Winds have often given direction to maps. They gave direction to the earliest representations of the world and as trees do, they form an intermediate between the sky and the earth. In relation to Depelchin’s most recent works, the winds have a singular position: they are the bridge, the thriving force to lift creator and spectator up to Depelchin’s so called creational space. Two of the winds have been represented in relation to a distorted architectural space, seemingly a pavilion or an alcove. These pavilions witness of this creational space, a twin sister of our contemporary space. Similarly, to the series of scale models called “Temple de Pan” these two architectural forms reflect on the representation of space and its effect on represented narratives.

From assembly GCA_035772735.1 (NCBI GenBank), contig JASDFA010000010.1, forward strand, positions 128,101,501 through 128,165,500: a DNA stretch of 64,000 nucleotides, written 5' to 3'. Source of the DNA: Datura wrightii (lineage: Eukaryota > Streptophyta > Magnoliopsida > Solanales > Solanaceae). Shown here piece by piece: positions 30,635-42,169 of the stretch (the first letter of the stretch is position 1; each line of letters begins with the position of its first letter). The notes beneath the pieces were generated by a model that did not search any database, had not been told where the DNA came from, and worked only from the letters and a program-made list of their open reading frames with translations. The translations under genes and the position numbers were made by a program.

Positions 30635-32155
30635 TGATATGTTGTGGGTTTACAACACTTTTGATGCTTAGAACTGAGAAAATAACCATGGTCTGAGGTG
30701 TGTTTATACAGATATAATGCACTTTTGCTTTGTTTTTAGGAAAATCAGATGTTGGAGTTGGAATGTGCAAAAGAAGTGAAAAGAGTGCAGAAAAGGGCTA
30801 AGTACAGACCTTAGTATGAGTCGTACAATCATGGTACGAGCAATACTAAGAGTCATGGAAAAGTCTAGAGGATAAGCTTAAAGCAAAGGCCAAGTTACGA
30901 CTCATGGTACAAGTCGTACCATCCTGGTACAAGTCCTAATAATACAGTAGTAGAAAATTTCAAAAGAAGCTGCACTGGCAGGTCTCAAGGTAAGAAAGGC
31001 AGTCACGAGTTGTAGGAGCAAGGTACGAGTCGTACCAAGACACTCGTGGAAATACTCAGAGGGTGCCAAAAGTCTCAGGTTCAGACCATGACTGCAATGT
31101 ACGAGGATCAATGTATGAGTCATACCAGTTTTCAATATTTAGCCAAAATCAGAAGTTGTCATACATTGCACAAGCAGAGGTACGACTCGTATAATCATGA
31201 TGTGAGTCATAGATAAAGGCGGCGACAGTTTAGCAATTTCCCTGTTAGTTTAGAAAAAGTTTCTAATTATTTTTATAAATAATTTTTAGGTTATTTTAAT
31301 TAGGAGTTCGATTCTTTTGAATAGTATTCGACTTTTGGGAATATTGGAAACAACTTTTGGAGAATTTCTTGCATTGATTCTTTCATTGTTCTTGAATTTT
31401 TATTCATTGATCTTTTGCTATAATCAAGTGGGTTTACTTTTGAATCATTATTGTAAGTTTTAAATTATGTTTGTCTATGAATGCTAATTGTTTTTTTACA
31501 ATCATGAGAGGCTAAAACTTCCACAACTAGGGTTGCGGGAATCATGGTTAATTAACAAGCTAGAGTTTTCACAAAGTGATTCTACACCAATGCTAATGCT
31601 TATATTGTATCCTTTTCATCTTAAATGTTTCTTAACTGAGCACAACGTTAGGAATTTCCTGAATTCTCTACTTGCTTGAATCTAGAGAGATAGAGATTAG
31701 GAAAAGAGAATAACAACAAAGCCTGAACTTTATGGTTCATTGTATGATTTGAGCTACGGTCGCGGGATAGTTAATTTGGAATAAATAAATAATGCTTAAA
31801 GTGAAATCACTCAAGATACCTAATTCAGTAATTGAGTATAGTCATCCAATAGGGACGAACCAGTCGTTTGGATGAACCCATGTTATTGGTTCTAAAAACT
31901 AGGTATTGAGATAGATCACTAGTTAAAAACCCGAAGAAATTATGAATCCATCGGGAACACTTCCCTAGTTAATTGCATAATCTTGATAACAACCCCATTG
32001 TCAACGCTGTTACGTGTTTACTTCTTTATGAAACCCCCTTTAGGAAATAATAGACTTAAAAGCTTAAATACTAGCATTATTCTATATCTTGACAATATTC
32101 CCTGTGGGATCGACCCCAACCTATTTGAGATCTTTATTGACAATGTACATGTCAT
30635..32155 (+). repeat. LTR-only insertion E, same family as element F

Peter Depelchin’s series shows the four winds. Boreas, Zephyros, Notos and Euros all refer to different paintings and sources. The East wind, Euros, represents a space similar to the one accompanying the South wind. It is nspired by the right panel of the altarpiece by Jacob de Baerze. The four-armed figure was inspired by Rubens. This time, the painting “The Rape of Orithyia by Boreas” served as a source of inspiration. The four arms refer to Indian gods and heroes often bearing more members than normal people to express their different powers. Not to mention the overall presence of blue: a color that is both physically and metaphysically omnipresent in the East.